BMJ Learning

Pneumonia: update on diagnosis and management

BMJ 2006; 332 doi: http://dx.doi.org/10.1136/bmj.332.7549.1077 (Published 4 May 2006)
Cite this as: BMJ 2006;332:1077

Get access to this article and all of bmj.com for the next 14 days

Sign up for a 14 day free trial today

Access to the full text of this article requires a subscription or payment. Please log in or subscribe below.

  1. Zara Hoare, clinical research fellow of the University of Nottingham (Zara.Hoare@nottingham.ac.uk)1,
  2. Wei Shen Lim, consultant in general and respiratory medicine1
  1. Department of Respiratory Medicine, Nottingham City Hospital, Nottingham NG5 1PB
  1. Correspondence to: Z Hoare

    Prompt diagnosis and management of community acquired pneumonia saves lives. This article summarises the latest key recommendations in the management of pneumonia and is intended for junior doctors managing this common condition

    Why is it important?

    Community acquired pneumonia is an important healthcare concern. The annual incidence rate is 6/1000 in the 18-39 age group. This rises to 34/1000 in people aged 75 years and over. Admission to hospital is needed in 20-40% of patients with community acquired pneumonia. About 5-10% of these patients are admitted to intensive care. The overall mortality from community acquired pneumonia is 5-10%, so it is important to identify and treat patients with this disease.1 2 We will concentrate on three aspects of hospital management: assessment of disease severity, investigations, and antibiotic treatment.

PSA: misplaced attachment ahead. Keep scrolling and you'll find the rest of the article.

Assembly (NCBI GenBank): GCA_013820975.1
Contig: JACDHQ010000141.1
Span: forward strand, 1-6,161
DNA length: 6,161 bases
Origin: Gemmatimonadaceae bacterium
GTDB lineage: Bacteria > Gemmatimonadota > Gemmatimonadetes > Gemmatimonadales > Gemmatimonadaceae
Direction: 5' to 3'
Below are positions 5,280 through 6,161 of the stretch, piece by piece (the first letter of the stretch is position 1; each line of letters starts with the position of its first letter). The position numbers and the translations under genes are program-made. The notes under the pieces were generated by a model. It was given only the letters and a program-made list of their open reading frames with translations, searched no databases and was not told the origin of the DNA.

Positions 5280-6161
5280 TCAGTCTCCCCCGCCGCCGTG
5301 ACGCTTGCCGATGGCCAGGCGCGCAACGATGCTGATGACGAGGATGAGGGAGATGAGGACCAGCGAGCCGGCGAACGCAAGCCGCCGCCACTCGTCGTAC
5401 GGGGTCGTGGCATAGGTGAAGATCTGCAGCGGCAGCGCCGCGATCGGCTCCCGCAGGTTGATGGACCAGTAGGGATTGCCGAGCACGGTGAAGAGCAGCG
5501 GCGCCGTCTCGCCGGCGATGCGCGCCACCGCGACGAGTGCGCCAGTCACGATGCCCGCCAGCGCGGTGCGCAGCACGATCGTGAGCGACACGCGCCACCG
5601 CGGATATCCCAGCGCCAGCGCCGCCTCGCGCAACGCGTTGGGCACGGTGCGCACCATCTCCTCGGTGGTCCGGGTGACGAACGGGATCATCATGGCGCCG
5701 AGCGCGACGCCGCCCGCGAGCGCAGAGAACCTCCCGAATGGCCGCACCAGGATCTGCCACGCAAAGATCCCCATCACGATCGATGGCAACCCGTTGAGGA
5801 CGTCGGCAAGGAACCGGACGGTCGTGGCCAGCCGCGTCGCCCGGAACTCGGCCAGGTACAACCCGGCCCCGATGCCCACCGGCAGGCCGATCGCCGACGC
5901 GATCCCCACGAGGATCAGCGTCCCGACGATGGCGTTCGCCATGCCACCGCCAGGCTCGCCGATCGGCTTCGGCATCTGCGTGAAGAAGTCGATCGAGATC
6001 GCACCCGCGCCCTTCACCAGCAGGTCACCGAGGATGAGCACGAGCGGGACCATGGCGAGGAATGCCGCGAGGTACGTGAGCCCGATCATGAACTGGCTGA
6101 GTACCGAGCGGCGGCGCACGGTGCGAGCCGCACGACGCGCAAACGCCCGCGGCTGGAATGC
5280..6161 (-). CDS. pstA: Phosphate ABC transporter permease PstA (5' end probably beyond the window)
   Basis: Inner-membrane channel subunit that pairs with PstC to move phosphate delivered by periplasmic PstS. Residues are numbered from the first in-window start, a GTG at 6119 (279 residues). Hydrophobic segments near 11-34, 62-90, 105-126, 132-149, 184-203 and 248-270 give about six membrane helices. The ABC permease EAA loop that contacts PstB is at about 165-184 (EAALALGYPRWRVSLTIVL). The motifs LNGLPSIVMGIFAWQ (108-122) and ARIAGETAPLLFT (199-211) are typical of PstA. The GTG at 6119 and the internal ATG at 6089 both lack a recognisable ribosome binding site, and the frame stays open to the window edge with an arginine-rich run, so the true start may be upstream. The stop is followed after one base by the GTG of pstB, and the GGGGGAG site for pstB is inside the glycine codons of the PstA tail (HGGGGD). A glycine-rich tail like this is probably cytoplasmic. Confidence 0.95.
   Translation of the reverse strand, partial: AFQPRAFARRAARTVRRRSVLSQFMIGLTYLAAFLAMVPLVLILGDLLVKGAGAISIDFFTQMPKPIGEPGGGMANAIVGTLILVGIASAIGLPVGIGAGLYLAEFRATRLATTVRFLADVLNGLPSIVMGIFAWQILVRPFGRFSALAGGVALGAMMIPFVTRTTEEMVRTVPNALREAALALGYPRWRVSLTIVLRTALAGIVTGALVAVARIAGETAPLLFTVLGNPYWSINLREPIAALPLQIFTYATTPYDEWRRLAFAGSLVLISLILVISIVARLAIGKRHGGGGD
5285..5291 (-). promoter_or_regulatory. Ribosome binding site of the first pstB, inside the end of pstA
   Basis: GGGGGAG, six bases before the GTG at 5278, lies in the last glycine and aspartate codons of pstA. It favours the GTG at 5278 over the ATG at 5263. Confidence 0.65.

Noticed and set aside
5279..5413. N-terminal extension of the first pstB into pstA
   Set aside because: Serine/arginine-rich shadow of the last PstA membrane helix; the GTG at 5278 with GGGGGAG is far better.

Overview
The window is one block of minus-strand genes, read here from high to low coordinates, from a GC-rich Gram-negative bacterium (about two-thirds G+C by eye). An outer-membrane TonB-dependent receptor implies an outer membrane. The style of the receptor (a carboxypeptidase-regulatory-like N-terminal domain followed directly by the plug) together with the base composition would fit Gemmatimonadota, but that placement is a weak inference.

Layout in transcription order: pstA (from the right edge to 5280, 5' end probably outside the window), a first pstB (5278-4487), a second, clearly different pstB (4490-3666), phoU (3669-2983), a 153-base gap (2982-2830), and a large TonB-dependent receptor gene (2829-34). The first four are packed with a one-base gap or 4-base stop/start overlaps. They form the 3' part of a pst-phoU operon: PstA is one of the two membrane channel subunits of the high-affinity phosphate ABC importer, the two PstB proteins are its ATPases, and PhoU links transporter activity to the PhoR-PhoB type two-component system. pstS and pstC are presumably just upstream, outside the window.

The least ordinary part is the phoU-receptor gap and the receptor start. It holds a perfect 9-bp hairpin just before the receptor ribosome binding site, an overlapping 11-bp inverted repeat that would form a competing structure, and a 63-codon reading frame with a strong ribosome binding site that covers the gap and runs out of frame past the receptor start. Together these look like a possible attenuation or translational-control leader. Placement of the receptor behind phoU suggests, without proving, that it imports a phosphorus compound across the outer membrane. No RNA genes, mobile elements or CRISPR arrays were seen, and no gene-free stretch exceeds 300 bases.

What are the symptoms and signs of pneumonia?

    Pneumonia is defined as an acute lower respiratory tract infection, together with new radiographic shadowing.1 Anybody can get pneumonia, although it is most common in elderly people. The clinical history of pneumonia may include one or more of:

    • Pleuritic chest pain

    • Shortness of breath

    • Cough

    • Production of sputum

    • Rigors or night sweats

    • Confusion.

    On examination the signs may include:

    • Raised respiratory rate

    • Fever of = 38°C

    • Focal chest signs: decreased chest expansion, dullness on percussion, decreased entry of air, bronchial breathing, and crackles (none, some, or all of these may be present).

    In elderly people, fever may not be present and new onset of mental confusion is more common.3

    Summary points

    Pneumonia is common and has high mortality

    Simple scoring systems help to distinguish between patients who can be managed at home and those who may need intensive care

    Antibiotic treatment is guided by the severity of disease

    Newer antibiotics have their place, but penicillin and macrolides (such as erythromycin) are still first …

    Get access to this article and all of bmj.com for the next 14 days

    Sign up for a 14 day free trial today

    Access to the full text of this article requires a subscription or payment. Please log in or subscribe below.

    Article access

    Article access for 1 day

    Purchase this article for £20 $30 €32*

    The PDF version can be downloaded as your personal record

    * Prices do not include VAT

    THIS WEEK'S POLL